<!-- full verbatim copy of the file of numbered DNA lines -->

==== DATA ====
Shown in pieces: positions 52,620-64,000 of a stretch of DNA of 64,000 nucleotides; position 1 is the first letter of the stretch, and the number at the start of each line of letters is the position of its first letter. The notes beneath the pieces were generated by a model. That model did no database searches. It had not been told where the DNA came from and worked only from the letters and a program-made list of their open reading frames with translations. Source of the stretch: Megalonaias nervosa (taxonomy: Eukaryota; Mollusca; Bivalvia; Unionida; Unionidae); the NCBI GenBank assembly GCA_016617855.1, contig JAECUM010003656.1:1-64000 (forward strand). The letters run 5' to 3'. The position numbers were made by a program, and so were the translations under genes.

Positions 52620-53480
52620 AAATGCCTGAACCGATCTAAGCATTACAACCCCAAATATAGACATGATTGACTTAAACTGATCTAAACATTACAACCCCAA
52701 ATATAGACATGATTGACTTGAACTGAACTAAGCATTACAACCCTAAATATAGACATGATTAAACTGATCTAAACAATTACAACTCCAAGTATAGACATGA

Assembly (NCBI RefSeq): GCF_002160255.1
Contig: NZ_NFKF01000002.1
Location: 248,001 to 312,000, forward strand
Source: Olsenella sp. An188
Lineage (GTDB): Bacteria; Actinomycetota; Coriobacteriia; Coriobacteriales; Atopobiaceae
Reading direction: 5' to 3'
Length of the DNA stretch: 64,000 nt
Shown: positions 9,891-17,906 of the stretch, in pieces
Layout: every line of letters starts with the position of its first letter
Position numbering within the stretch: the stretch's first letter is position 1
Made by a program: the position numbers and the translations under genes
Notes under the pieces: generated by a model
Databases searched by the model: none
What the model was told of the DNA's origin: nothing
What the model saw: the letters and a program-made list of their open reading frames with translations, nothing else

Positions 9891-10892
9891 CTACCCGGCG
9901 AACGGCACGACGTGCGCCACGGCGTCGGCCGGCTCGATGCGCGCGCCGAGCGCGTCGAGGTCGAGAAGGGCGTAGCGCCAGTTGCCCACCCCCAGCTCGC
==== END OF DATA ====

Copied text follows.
Shown in pieces: positions 52,620-64,000 of a stretch of DNA of 64,000 nucleotides; position 1 is the first letter of the stretch, and the number at the start of each line of letters is the position of its first letter. The notes beneath the pieces were generated by a model. That model did no database searches. It had not been told where the DNA came from and worked only from the letters and a program-made list of their open reading frames with translations. Source of the stretch: Megalonaias nervosa (taxonomy: Eukaryota; Mollusca; Bivalvia; Unionida; Unionidae); the NCBI GenBank assembly GCA_016617855.1, contig JAECUM010003656.1:1-64000 (forward strand). The letters run 5' to 3'. The position numbers were made by a program, and so were the translations under genes.

Positions 52620-53480
52620 AAATGCCTGAACCGATCTAAGCATTACAACCCCAAATATAGACATGATTGACTTAAACTGATCTAAACATTACAACCCCAA
52701 ATATAGACATGATTGACTTGAACTGAACTAAGCATTACAACCCTAAATATAGACATGATTAAACTGATCTAAACAATTACAACTCCAAGTATAGACATGA

Assembly (NCBI RefSeq): GCF_002160255.1
Contig: NZ_NFKF01000002.1
Location: 248,001 to 312,000, forward strand
Source: Olsenella sp. An188
Lineage (GTDB): Bacteria; Actinomycetota; Coriobacteriia; Coriobacteriales; Atopobiaceae
Reading direction: 5' to 3'
Length of the DNA stretch: 64,000 nt
Shown: positions 9,891-17,906 of the stretch, in pieces
Layout: every line of letters starts with the position of its first letter
Position numbering within the stretch: the stretch's first letter is position 1
Made by a program: the position numbers and the translations under genes
Notes under the pieces: generated by a model
Databases searched by the model: none
What the model was told of the DNA's origin: nothing
What the model saw: the letters and a program-made list of their open reading frames with translations, nothing else

Positions 9891-10892
9891 CTACCCGGCG
9901 AACGGCACGACGTGCGCCACGGCGTCGGCCGGCTCGATGCGCGCGCCGAGCGCGTCGAGGTCGAGAAGGGCGTAGCGCCAGTTGCCCACCCCCAGCTCGC